As this matter concerns an online school, we note that SSA’s policy recognizes that online schools that meet state law requirements can be educational institutions (elementary or secondary schools) for SSA’s student benefit purposes.[3] See POMS RS 00205.295 (a child attending an online school is a full-time student if (1) the student meets the standards for full-time attendance, and (2) the online school is consistent with the law of the state in which the school is located).[4] Because the Arkansas Virtual Academy is located in Arkansas, we consider Arkansas law in determining whether there is legal support to find that this online school is an educational institution and whether C1 and C2 meet the full-time attendance requirements. See 20 C.F.R. § 404.367(a)-(c); POMS RS 00205.295.

B. The Arkansas Virtual Academy is an Educational Institution in Compliance with Arkansas Law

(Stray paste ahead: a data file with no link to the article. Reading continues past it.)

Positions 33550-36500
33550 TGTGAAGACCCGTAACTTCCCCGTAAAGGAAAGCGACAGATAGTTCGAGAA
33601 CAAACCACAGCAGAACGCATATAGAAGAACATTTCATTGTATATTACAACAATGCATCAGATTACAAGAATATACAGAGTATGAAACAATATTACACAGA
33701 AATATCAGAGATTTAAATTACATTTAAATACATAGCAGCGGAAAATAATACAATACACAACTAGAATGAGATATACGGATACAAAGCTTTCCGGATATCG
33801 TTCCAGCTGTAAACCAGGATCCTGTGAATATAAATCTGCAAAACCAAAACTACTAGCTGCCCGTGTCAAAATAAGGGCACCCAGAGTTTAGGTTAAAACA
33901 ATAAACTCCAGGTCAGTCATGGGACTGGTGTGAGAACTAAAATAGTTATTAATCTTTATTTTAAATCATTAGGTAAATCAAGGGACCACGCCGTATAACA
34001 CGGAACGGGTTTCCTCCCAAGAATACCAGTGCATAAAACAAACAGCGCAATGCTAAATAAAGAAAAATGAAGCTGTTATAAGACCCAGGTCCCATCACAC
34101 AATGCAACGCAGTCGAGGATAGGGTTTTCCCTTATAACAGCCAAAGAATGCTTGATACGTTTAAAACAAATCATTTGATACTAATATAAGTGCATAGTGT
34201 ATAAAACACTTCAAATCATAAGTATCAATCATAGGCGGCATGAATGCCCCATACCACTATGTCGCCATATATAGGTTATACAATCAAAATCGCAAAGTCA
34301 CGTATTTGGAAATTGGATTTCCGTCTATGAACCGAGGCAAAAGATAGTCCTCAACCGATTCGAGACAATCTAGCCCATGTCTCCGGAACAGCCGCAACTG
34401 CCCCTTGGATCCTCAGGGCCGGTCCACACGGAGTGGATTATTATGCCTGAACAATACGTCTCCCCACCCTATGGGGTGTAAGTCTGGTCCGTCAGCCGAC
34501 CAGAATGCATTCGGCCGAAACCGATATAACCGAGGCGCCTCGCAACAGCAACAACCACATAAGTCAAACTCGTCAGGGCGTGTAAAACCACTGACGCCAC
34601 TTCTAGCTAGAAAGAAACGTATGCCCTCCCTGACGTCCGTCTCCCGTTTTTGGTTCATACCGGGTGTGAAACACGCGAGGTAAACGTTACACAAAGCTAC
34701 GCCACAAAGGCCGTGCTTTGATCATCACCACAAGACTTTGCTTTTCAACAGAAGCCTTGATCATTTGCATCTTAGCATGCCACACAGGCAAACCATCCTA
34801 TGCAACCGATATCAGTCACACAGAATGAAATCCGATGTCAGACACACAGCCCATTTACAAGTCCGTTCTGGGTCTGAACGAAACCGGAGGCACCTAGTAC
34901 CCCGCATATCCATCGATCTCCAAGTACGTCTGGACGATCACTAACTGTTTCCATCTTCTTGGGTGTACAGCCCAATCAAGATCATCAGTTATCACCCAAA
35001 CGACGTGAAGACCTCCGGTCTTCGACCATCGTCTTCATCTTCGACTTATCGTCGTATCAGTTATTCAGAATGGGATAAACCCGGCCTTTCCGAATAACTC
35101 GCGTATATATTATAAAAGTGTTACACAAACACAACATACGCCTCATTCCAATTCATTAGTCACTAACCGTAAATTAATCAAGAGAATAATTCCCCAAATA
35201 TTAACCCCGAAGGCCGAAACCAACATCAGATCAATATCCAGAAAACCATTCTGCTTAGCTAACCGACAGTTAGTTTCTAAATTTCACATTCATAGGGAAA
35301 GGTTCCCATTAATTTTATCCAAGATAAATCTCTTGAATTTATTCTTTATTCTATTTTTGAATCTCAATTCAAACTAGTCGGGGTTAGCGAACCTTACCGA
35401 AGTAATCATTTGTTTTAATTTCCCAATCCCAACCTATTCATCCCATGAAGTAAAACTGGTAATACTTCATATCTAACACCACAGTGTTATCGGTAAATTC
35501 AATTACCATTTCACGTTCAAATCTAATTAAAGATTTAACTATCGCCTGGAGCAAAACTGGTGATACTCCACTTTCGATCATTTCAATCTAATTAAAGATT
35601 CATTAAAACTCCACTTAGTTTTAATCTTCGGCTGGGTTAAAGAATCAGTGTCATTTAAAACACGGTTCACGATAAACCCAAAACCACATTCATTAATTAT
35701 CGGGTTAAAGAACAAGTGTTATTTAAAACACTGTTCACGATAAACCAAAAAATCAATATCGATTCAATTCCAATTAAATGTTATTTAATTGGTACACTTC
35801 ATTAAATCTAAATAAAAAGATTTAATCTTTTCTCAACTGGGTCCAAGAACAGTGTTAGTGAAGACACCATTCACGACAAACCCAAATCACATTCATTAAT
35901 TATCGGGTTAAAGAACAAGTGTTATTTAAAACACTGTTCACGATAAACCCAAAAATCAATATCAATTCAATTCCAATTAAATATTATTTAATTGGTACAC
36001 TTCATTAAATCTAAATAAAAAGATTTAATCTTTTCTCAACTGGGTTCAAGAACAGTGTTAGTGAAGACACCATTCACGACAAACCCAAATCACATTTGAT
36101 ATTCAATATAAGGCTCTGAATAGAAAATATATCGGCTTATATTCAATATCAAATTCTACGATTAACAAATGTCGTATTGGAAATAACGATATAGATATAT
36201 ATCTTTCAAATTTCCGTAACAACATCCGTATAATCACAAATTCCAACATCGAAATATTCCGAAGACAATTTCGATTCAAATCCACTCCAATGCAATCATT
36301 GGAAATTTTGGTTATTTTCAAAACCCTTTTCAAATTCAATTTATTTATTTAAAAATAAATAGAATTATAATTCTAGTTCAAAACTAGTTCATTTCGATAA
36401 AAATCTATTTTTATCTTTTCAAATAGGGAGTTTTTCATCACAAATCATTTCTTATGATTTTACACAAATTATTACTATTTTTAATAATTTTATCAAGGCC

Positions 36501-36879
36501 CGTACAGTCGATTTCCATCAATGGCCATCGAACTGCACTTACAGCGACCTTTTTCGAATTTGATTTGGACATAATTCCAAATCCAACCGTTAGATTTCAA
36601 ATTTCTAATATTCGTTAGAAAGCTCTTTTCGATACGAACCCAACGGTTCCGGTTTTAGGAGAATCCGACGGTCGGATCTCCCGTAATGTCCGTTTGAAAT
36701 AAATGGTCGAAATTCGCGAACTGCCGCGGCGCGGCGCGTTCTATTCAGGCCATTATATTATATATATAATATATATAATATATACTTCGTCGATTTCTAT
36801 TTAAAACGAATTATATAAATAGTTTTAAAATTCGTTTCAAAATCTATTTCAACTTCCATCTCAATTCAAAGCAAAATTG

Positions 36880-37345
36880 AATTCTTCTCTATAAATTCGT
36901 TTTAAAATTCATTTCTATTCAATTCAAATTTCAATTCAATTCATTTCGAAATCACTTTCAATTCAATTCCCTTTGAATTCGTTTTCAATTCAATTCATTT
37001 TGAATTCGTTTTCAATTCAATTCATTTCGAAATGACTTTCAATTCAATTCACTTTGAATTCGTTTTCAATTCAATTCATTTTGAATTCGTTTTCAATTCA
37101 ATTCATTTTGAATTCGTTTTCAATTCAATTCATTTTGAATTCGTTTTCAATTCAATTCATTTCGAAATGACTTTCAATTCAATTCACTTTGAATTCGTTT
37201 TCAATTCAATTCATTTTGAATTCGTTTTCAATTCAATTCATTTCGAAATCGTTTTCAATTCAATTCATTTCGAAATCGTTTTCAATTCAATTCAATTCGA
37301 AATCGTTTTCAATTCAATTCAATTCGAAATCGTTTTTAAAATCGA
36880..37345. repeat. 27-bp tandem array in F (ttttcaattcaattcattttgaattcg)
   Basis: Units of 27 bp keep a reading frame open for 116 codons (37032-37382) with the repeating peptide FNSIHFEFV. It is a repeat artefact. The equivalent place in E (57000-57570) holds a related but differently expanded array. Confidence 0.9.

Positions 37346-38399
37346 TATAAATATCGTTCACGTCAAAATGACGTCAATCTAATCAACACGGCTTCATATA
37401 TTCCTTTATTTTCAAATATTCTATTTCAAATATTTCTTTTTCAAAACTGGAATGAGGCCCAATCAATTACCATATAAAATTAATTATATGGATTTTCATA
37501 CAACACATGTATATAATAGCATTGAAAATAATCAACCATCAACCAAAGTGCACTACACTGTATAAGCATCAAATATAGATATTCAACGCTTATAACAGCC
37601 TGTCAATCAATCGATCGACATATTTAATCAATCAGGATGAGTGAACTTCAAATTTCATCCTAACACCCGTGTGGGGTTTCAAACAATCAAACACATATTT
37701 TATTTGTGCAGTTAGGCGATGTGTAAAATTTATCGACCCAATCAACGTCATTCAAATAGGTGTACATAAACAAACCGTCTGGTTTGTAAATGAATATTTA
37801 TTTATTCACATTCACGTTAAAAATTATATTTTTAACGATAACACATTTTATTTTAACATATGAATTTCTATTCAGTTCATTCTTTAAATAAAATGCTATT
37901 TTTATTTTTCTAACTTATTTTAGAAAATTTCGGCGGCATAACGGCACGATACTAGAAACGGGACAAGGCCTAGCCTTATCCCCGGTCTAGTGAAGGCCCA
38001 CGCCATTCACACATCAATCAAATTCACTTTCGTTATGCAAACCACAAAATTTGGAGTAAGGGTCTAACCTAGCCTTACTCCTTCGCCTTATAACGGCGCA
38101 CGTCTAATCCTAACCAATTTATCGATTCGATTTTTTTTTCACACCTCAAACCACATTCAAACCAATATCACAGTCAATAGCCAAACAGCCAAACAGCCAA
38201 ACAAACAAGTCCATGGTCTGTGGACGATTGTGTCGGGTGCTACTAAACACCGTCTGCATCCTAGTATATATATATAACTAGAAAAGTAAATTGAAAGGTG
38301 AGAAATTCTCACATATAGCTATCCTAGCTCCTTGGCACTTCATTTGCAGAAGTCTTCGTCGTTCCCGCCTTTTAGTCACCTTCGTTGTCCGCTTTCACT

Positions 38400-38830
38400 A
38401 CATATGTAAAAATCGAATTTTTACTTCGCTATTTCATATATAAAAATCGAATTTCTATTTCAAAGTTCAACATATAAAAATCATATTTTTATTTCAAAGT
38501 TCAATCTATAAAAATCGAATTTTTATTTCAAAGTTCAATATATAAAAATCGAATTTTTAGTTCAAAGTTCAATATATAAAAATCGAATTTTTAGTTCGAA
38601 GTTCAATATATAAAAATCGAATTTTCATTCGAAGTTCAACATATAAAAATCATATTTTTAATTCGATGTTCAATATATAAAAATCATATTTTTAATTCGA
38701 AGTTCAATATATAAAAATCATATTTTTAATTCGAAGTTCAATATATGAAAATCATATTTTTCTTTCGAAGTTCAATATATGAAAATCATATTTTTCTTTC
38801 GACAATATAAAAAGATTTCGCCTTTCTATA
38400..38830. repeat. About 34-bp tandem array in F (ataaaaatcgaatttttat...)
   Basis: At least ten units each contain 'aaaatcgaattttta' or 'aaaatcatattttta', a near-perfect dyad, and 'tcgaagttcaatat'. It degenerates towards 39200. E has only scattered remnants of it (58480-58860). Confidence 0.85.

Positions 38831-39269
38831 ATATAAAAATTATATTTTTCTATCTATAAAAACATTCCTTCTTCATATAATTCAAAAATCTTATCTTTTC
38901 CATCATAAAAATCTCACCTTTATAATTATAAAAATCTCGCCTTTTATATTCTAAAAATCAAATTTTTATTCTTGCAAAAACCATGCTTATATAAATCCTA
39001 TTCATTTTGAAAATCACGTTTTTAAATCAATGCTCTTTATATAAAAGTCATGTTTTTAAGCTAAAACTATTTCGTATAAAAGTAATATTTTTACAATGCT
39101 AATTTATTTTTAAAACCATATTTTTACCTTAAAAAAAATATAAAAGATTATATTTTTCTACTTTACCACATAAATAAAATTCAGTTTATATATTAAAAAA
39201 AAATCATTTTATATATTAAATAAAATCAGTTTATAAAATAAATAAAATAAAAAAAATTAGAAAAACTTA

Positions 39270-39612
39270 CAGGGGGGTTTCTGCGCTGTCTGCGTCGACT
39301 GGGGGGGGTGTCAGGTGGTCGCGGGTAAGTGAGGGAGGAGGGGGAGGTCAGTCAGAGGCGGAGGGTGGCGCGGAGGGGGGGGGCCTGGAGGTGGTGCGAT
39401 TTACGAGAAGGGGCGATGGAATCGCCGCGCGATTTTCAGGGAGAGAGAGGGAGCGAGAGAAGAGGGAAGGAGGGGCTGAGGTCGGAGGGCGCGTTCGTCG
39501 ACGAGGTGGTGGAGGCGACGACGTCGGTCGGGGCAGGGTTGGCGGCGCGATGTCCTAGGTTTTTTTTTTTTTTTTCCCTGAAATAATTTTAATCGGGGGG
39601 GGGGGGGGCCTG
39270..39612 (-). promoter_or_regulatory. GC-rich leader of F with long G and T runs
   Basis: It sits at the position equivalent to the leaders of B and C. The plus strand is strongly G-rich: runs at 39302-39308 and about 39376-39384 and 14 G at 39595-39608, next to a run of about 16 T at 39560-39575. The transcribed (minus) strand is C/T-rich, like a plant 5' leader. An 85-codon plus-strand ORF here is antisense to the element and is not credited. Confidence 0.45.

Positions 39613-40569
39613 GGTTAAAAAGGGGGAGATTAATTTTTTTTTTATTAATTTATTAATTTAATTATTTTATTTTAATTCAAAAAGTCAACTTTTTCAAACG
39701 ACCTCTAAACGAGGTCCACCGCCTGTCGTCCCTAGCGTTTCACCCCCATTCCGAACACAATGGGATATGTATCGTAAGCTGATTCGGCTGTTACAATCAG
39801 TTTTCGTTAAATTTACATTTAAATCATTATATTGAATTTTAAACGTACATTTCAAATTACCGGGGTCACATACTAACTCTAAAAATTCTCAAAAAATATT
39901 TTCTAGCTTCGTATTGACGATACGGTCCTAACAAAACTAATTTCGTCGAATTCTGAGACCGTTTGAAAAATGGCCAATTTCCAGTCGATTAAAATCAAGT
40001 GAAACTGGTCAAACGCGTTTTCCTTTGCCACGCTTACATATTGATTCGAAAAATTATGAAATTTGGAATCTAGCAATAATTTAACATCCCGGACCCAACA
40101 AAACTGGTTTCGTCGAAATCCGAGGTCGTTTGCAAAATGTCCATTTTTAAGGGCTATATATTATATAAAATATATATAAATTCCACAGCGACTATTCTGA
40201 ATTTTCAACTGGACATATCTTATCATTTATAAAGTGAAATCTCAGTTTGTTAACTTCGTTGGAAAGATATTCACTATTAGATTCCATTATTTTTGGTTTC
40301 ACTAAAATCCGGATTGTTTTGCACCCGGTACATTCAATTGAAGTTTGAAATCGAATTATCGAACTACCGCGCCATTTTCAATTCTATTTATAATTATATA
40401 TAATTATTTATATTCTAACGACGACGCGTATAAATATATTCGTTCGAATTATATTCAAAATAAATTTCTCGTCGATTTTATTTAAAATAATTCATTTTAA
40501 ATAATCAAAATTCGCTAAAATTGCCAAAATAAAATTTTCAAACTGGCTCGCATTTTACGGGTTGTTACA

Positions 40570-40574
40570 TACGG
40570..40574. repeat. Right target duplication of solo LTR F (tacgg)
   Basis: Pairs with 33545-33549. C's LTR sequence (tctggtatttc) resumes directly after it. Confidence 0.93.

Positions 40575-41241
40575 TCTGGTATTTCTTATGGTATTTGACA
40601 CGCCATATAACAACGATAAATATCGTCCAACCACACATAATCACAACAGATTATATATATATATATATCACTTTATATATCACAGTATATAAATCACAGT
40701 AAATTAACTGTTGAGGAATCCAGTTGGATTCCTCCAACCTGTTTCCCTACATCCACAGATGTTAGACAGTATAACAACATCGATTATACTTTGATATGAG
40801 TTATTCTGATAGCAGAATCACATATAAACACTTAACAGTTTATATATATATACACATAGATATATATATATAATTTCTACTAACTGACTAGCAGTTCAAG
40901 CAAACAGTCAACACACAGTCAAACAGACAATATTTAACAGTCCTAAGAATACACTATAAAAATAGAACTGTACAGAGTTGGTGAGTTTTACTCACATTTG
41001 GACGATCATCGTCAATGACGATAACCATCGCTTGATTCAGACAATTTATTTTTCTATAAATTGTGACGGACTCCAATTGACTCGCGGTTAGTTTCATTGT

We first address whether the Arkansas Virtual Academy is an educational institution that complies with Arkansas law. See 42 U.S.C. § 402(d)(7)(C)(i); 20 C.F.R. § 404.367(a); POMS RS 00205.200, RS 00205.250, RS 00205.295. We conclude that it is a charter school operating in compliance under Arkansas law. As described in the background section, the Arkansas Virtual Academy’s website describes itself as “a publicly-funded online charter school” for grades K-12. Arkansas statutory law authorizes the creation of charter schools (conversion public charter schools and open-enrollment public charter schools) and sets forth specific requirements for obtaining and maintaining a charter from the State. See Ark. Code Ann. §§ 6-23-101 to 6-23-1008 (the Arkansas Quality Charter Schools Act of 2013, amending the Arkansas Charter Schools Act of 1999). As noted, the school’s website explains that the Arkansas State Board of Education granted the Arkansas Virtual Academy its original charter on October 8, 2007, to operate as an open-enrollment public charter school. The Arkansas State Board of Education renewed the school’s charter effective July 1, 2015, for a five-year period. The Arkansas Department of Education’s website currently lists the Arkansas Virtual Academy as an open-enrollment charter school, which originally opened in 2007. See http://www.arkansased.gov/contact-us/charter-schools/charter_school_categories/open-enrollment (last visited July 26, 2017). Thus, the Arkansas Virtual Academy appears to be operating under a current charter in compliance with Arkansas law.